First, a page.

“Basic Training” for Spiritual Warriors

Dec 2, 2018 by

By Michael N. Nagler   TheShiftNetwork

Activist, eco-philosopher, and author Joanna Macy talks about three tasks we need to do to bring in a world of spiritual progress: create new institutions, change the culture, and stop the worst of the damage. At the Metta Center for Nonviolence, we feel that the worst of the damage has been to the human image — who are we and what can we become. Stop that damage, and we’ve laid the groundwork for all the other changes.

There are five things each of us can do to recover a saner image of who we are, whether we think of ourselves as peace activists or not. We can all do them, every day, and thus they answer somewhat to Gandhi’s famous charkha, or spinning campaign at the heart of his work to reform and liberate India. Organizations and campaigns will grow out of this kind of personal change.[1] The first one might be called “out with the old”:

1) Shun the violence and vulgarity of the mass media. Long before television, the Greek philosopher Epictetus said, “The only thing we can control, and the only thing we need to control, is the imagery in our own mind.” More recently, Judy Cannato brought this truism up to date:

“The images that engage our imagination… shape who we become. It happens all the time. We simply do not notice. But what if we were to notice? What if we were to be intentional about engaging our energy in a story that we know has the power to change our lives?”[2]

What indeed! When we take charge of our mind, we will find we are actually mastering a power that puts us in charge of our own destiny, and to that extent the future of the world. Martin Luther King lamented, “We have guided missiles and misguided men (and women).” And we know what has misguided them: we have put the enormous compelling power of the media in the hands of people who have no idea how to use it.

Gandhi warned in 1925 that while “The political domination of England is bad enough, the cultural is infinitely worse. When the cultural domination is complete, the political will defy resistance.” The beginning of shaking off that domination is when we take charge of our inner culture. Think of it as a cleanse for the mind, which if anything is more important than one for the body.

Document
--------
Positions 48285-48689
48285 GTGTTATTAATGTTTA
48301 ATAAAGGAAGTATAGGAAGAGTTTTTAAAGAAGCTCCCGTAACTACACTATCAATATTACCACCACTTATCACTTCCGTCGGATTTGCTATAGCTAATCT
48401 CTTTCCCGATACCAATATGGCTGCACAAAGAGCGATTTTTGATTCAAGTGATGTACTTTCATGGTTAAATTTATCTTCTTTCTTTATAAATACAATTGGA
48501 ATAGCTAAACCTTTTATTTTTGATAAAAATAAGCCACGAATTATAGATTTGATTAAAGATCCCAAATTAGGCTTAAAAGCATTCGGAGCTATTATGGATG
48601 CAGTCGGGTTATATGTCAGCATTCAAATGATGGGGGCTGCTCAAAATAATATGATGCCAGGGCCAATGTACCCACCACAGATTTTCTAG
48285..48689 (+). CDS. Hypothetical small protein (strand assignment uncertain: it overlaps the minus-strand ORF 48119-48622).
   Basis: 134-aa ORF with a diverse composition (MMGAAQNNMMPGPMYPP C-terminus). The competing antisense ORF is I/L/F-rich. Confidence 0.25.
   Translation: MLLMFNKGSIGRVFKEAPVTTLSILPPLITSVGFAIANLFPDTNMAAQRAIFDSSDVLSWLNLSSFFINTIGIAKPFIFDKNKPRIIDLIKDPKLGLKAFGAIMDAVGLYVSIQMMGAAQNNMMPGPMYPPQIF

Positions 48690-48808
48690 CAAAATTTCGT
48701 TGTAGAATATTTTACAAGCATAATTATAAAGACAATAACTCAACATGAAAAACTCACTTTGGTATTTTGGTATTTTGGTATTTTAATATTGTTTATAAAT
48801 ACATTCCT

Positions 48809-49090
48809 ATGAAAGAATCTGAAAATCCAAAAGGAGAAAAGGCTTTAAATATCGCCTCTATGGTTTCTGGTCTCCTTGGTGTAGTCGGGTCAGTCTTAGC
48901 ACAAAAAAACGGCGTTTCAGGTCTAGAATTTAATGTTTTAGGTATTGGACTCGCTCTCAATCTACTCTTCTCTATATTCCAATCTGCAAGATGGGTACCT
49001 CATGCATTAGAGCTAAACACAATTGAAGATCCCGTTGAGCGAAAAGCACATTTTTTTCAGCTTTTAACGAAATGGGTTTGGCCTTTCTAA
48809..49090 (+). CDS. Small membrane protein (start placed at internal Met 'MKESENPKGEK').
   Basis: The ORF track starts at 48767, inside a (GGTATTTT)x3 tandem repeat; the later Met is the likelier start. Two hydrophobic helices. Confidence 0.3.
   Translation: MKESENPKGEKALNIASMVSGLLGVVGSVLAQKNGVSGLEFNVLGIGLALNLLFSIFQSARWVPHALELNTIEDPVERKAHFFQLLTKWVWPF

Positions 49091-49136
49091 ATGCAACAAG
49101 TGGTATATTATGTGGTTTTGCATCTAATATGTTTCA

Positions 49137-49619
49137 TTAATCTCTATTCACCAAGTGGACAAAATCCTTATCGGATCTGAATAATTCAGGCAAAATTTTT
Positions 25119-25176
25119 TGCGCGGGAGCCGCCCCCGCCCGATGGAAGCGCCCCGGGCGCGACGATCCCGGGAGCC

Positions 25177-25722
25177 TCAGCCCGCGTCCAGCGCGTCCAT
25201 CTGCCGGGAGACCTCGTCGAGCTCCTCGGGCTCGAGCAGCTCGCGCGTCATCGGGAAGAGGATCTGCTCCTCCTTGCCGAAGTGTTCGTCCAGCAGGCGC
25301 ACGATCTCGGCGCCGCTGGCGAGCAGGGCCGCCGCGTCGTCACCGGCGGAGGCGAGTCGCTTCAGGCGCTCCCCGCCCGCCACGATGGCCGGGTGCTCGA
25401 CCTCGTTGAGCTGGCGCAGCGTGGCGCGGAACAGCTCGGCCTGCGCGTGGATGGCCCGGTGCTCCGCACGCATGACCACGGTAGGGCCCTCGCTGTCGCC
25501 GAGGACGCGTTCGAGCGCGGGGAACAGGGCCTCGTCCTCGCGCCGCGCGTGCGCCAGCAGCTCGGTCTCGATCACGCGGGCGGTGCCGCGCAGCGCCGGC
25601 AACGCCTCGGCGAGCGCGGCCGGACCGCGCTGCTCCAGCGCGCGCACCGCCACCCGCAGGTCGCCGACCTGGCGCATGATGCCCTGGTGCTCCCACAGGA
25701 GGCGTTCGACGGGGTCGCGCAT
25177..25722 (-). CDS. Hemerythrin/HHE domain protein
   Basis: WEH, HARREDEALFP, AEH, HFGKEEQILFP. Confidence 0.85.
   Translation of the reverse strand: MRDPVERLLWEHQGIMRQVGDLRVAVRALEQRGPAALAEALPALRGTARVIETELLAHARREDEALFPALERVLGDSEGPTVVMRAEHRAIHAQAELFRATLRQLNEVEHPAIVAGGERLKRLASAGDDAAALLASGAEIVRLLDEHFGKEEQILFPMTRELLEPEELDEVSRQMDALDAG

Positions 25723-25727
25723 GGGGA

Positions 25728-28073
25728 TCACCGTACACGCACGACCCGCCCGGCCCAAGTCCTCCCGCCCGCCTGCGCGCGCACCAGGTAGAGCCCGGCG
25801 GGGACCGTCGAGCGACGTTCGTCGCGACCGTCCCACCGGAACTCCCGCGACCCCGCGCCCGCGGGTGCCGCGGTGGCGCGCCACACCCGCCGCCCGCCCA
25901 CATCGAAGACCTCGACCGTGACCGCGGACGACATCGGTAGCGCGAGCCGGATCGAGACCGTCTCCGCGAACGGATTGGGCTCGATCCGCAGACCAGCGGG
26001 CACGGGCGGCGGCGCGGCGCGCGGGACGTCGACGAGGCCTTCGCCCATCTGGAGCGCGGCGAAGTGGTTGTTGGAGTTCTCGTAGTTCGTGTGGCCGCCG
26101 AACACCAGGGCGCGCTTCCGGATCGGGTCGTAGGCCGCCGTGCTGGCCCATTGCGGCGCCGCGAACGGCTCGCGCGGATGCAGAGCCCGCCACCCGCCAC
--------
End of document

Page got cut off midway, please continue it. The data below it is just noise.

You may be thinking, But if I don’t watch the violence and vulgarity, there’ll be nothing left to watch. Well you know, there are worse fates! And besides, alternative media are growing on all sides, some of which we try to keep up with on our biweekly program, “Nonviolence Radio.” And now, the next four can be called “in with the new.”

2) Learn everything you can about nonviolence. Nonviolence, it turns out, is an extraordinarily rich subject. Its theory, history, and methodology are inspiring, and a powerful antidote to today’s demoralization. Today, while it has made only tentative inroads into formal education (not to mention the mass media!), scholarly and popular books, websites, courses, and all manner of resources are rushing into the vacuum left by the old story of separateness, competition, and violence.

Having taught nonviolence at a university and through Metta now for many years, I can attest that the very process of learning about it, even if you have no intention of using it in the political arena (though people almost always do), can be uplifting and reorienting. The most practical thing it offers, both for our own wellbeing and the reform of society, is how to transform our anger into nonviolent power. If we could reach every young person in America who is low-income, low in self-esteem, or low in hope for a meaningful future with this awareness, we’d be living in a very different world.

3) Take up a spiritual practice (if you haven’t already). “We may believe in nonviolence,” said the great Buddhist master Thich Nhat Hanh, “but when the police are dragging us away, or the holdup man is ordering us to hand over our money, our ‘nonviolence’ will evaporate if we haven’t grounded it in us by regular meditation.” In meditation — following the classical definition of “stilling the thought-waves in the mind” — we are actually rehearsing what we will have to do in a tense confrontation: rerouting the onrush of anger and fear to an equal but opposite energy of firmness and compassion. Meditation is the ultimate role-play.